Monday, December 31, 2007

Zoe's First Christmas

Blink! Tomorrow becomes yesterday.

Zoe's first Christmas is over. It was a great experience. Jess' parents came out from the 19th to the 24th. They played with Zoe, and Zoe was able to play back. She's such a unique little spirit. She's got a classic doughbaby smile. She's got pink cheeks, and wide-open blue eyes. Just holding her in my hands makes me feel impossibly gifted. The ridiculous reality of it is, she's there every morning! I wake up to her grins, her coos, her happenstance calls to the air in general. Someone always rises to answer her calls. She's got a trust in the world that only a child can securely adopt. I love her. I love trying to relate to her view.
She had a great time with Grandma and Grandpa. We took her for her first trip to the pool. She cautiously dipped her feet in the water. Her eyes were unafraid. I expected reluctance. Instead, I witnessed her unique personal replacement, studiousness. She studied the water matter-of-factly. She watched it ripple. When it splashed her mouth, she extended her tongue to explore it. She continued licking her bottom lip until she felt she understood the sensation. Then, she came alive. She kicked. She grinned. She was passed from grandma to grandpa to mom to dad around in a circle. It was a great time. Here's a picture:

She had many great experiences with Grandma and Grandpa. She is able to sit up by herself. And that offered her many new opportunities to play original games. She could play with her Christmas gifts all by herself. Sitting up, shed pick up her blocks, or her rattling-toys and wave them around. She was having a ball.

The day before Jess' parents left, my sister Molly and her husband Jason came into town from San Antonio. Molly was so excited to see Zoe. She wouldn't let her go. She wanted to hold Zoe, change her diaper, give her a bath, play with her, feed her bottles, feed her solids. She crammed six months worth of babysitting into 4 days. Zoe loved her time with Aunt Molly. She had seen Molly before, but she was pretty young, barely even able to smile. Now, she was really interacting and laughing and tickling and cuddling with her auntie. Here's a picture:

What a joy! 2007 was a great year. I sit here enraptured by nostalgia. And maybe my emotions overtake me. But I have to declare 2007 my best year ever!! I can only hope that 2008 will be as great.

Happy New Year to all!

Saturday, December 22, 2007

The Zostress, 1/2 a year old

DANG! Half a year old already. I can't believe it. Zoe is really something. She's really a little personality now. She grins and giggles, gets frustrated, pitches fits, eats everything she can grab, grabs everything in her reach, and much more. She's a funny one. We had a great time with her today. We had an appointment at Target to take her to have her pictures taken. After trying every trick in the book, we finally got some good shots. We ordered a ridiculous amount of photographs. It was a special day.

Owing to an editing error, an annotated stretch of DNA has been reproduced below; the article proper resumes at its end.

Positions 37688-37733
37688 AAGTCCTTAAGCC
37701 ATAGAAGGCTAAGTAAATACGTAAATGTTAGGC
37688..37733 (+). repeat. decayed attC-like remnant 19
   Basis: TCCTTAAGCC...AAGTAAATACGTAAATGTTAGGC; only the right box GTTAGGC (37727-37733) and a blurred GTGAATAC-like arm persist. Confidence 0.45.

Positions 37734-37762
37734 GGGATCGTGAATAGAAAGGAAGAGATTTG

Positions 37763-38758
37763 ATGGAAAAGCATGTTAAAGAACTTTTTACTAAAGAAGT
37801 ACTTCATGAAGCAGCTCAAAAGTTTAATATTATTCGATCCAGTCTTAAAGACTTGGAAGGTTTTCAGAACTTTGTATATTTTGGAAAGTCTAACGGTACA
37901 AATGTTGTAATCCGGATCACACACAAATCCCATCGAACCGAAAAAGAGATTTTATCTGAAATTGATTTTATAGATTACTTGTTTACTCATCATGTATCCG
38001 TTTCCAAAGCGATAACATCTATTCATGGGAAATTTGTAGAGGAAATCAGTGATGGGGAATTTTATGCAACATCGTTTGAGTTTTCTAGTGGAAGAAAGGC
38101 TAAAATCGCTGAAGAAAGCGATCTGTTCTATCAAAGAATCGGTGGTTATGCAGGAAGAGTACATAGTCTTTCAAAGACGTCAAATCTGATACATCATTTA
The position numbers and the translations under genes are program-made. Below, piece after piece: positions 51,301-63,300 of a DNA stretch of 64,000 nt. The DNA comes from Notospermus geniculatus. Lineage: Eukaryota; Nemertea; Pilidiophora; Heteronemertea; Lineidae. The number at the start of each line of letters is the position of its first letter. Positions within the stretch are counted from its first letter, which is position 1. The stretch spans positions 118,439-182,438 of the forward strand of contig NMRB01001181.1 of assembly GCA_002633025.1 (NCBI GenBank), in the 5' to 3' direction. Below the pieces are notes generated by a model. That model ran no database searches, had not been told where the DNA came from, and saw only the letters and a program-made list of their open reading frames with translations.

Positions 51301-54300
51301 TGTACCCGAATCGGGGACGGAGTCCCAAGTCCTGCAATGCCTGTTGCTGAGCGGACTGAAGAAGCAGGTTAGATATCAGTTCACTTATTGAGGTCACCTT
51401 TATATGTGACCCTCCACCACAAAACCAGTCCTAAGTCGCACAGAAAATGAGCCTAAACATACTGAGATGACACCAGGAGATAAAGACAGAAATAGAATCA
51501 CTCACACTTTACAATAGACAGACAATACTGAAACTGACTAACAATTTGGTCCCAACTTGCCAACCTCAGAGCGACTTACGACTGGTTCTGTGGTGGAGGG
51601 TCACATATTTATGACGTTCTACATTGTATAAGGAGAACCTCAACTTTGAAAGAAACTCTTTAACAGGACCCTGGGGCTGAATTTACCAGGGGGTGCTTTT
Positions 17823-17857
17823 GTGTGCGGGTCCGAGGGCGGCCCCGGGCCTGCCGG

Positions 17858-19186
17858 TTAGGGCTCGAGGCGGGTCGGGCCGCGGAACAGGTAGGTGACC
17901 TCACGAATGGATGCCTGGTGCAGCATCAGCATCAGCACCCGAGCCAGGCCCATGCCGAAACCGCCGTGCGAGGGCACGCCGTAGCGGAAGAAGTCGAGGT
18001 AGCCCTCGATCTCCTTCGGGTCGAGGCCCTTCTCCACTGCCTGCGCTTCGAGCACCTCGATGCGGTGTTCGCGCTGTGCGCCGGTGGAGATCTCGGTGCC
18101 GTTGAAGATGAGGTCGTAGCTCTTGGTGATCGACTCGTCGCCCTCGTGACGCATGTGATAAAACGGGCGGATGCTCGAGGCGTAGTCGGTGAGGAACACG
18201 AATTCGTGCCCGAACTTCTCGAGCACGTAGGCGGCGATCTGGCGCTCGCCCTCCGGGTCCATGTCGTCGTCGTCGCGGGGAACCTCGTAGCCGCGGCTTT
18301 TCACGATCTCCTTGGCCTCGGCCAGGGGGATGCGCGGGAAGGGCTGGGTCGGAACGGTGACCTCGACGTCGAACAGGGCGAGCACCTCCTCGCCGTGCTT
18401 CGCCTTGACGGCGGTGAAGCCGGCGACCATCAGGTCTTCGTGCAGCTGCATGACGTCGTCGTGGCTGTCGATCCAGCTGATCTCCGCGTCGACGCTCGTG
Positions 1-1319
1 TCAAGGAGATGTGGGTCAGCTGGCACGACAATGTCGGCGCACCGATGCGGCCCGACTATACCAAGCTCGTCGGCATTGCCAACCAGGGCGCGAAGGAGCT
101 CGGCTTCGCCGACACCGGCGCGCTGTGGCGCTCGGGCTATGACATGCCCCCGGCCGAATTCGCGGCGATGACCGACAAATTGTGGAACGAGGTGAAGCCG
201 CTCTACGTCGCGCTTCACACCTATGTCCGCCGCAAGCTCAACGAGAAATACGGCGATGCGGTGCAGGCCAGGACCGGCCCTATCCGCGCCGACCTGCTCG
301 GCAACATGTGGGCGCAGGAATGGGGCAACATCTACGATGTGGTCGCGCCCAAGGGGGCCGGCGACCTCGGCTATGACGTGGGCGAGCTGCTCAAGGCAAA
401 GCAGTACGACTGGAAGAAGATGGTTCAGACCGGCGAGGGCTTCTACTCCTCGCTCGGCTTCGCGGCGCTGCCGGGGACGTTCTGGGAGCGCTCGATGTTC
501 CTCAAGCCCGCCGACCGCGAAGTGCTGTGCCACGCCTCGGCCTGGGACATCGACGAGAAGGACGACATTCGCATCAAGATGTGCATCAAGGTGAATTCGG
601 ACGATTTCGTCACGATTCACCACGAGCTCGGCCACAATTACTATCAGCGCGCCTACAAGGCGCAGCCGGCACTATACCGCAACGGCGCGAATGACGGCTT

Jess' parents are in town. So we've had a lot of fun taking turns playing with Zoe. It has really been fun to witness many of the family specific traditions that they bring. I'm not talking about ceremonial traditions. I'm talking about babygames and phrases, styles of babytalk, methods of raspberry delivery, tickle attack rules of engagement, etc. All the small things. Jess' parents literally shipped 4 large boxes of presents for Zoe. Each box contained roughly 6-10 presents. Jess and I also got Zoe five or six presents. So Zoe is pretty much set for life. When she grows up, we'll pretty much be equipped to start our own toy museum. It's a time of absurd plenitude in our household. (I just learned that plenitude isn't spelled plentitude).

We saw things today. We learned things today. We changed things today.
I even learned that most people don't like baked potato chips. I personally love them.

Anyway, if you're reading this. WRITE A BLOG NOW!! Don't just read, WRITE!!

Sunday, December 9, 2007

Zoe, getting close to 6 months.

Wow, Zoe is getting older and wiser by the second. Her personality is really starting to shine. She smiles almost all day, and laughs several times a day. She's starting to really understand more of her world. She reaches for things she wants. And she responds unhappily to having objects taken away (such as a bottle). She's had this behavior in primitive form for a while, but you can tell, she is processing the information in a much more mature manner. Her two lower teeth have taken their pretty little time coming in. It's been over a month and they're still not all the way in. Only partially, probably 1/2-3/4 done, although it can be hard to tell how deep they go.

Zoe is really fun to be around. She's changing daily. She can now stand up as long as she has a basket or coffee-table or mommy-daddy to hold on to. She has to be really closely chaperoned in such cases, as she can instantly fall forward or backward or sideways. Of course, she's not even close to being able to walk, or even stand by herself. Those milestones are another 4-6months away. She can sit up by herself for 30 seconds or so IF she's playing with a stuffed animal or ball, and has it in her lap. It helps her counterweight as well as stops her from shifting to the side. If she has nothing in her hands, she pretty much flops sideways instantly. Jess is pretty excited about her abilities in this area (because Jess couldn't sit up until 8 months or so).